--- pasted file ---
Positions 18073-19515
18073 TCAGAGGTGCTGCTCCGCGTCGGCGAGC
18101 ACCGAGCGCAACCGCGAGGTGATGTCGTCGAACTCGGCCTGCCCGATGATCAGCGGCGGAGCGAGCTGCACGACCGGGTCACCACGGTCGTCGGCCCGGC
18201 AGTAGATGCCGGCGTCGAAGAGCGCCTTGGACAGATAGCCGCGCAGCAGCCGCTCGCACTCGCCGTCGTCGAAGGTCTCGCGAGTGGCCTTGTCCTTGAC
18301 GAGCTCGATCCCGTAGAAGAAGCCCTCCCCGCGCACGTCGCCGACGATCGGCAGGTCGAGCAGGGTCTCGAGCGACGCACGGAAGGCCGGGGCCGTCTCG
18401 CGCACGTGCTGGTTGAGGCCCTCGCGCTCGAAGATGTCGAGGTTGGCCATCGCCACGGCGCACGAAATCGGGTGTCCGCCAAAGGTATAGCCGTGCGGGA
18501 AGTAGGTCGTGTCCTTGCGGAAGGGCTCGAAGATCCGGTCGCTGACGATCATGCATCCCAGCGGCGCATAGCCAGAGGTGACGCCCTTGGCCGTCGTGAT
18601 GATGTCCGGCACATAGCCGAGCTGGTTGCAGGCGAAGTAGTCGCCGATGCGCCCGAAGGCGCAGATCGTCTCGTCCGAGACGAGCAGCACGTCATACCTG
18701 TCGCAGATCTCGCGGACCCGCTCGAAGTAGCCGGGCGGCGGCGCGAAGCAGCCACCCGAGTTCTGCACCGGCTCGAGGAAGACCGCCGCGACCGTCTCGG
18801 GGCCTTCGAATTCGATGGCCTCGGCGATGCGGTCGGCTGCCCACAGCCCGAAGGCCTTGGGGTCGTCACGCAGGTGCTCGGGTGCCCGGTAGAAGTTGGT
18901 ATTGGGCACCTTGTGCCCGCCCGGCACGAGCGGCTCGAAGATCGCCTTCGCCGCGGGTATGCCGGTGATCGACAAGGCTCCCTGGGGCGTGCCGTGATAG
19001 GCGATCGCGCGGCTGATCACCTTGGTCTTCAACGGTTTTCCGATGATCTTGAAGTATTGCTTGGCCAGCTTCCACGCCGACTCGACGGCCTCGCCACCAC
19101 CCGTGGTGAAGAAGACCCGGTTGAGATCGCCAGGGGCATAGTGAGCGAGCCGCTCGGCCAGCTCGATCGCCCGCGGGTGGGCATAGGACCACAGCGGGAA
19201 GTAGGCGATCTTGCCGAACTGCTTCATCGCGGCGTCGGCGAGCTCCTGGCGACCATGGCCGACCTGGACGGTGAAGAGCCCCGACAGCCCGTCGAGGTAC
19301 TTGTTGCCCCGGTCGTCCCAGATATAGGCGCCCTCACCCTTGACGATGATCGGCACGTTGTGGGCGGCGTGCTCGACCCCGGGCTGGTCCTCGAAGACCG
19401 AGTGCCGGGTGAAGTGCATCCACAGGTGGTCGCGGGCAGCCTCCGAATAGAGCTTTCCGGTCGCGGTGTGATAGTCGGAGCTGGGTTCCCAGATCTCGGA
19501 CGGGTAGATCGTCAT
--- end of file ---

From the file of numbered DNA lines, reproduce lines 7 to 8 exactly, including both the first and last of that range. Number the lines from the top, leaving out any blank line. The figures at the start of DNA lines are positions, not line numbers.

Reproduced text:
18501 AGTAGGTCGTGTCCTTGCGGAAGGGCTCGAAGATCCGGTCGCTGACGATCATGCATCCCAGCGGCGCATAGCCAGAGGTGACGCCCTTGGCCGTCGTGAT
18601 GATGTCCGGCACATAGCCGAGCTGGTTGCAGGCGAAGTAGTCGCCGATGCGCCCGAAGGCGCAGATCGTCTCGTCCGAGACGAGCAGCACGTCATACCTG